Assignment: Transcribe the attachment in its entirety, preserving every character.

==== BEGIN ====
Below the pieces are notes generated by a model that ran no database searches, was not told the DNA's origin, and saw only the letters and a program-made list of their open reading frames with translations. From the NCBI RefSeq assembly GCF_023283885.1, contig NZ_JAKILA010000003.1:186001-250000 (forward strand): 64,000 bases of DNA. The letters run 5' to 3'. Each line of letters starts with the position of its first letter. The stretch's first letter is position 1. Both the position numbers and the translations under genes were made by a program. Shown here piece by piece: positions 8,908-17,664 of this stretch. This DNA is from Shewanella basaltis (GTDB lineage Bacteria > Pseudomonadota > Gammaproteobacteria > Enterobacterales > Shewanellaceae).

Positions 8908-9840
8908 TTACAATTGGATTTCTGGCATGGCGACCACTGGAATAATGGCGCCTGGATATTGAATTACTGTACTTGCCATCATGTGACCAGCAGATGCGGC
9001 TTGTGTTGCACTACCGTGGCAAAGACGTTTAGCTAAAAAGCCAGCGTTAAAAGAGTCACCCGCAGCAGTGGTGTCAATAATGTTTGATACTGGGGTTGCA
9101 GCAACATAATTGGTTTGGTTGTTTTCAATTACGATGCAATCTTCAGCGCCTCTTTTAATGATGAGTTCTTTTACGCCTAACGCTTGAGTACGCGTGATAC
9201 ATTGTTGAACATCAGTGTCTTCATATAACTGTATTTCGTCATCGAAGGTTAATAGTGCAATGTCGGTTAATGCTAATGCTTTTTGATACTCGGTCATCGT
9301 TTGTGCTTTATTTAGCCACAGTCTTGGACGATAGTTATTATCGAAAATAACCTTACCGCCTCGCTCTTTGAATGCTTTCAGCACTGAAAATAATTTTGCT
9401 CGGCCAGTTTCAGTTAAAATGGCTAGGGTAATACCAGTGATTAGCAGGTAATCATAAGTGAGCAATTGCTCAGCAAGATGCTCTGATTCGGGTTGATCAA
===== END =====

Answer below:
Below the pieces are notes generated by a model that ran no database searches, was not told the DNA's origin, and saw only the letters and a program-made list of their open reading frames with translations. From the NCBI RefSeq assembly GCF_023283885.1, contig NZ_JAKILA010000003.1:186001-250000 (forward strand): 64,000 bases of DNA. The letters run 5' to 3'. Each line of letters starts with the position of its first letter. The stretch's first letter is position 1. Both the position numbers and the translations under genes were made by a program. Shown here piece by piece: positions 8,908-17,664 of this stretch. This DNA is from Shewanella basaltis (GTDB lineage Bacteria > Pseudomonadota > Gammaproteobacteria > Enterobacterales > Shewanellaceae).

Positions 8908-9840
8908 TTACAATTGGATTTCTGGCATGGCGACCACTGGAATAATGGCGCCTGGATATTGAATTACTGTACTTGCCATCATGTGACCAGCAGATGCGGC
9001 TTGTGTTGCACTACCGTGGCAAAGACGTTTAGCTAAAAAGCCAGCGTTAAAAGAGTCACCCGCAGCAGTGGTGTCAATAATGTTTGATACTGGGGTTGCA
9101 GCAACATAATTGGTTTGGTTGTTTTCAATTACGATGCAATCTTCAGCGCCTCTTTTAATGATGAGTTCTTTTACGCCTAACGCTTGAGTACGCGTGATAC
9201 ATTGTTGAACATCAGTGTCTTCATATAACTGTATTTCGTCATCGAAGGTTAATAGTGCAATGTCGGTTAATGCTAATGCTTTTTGATACTCGGTCATCGT
9301 TTGTGCTTTATTTAGCCACAGTCTTGGACGATAGTTATTATCGAAAATAACCTTACCGCCTCGCTCTTTGAATGCTTTCAGCACTGAAAATAATTTTGCT
9401 CGGCCAGTTTCAGTTAAAATGGCTAGGGTAATACCAGTGATTAGCAGGTAATCATAAGTGAGCAATTGCTCAGCAAGATGCTCTGATTCGGGTTGATCAA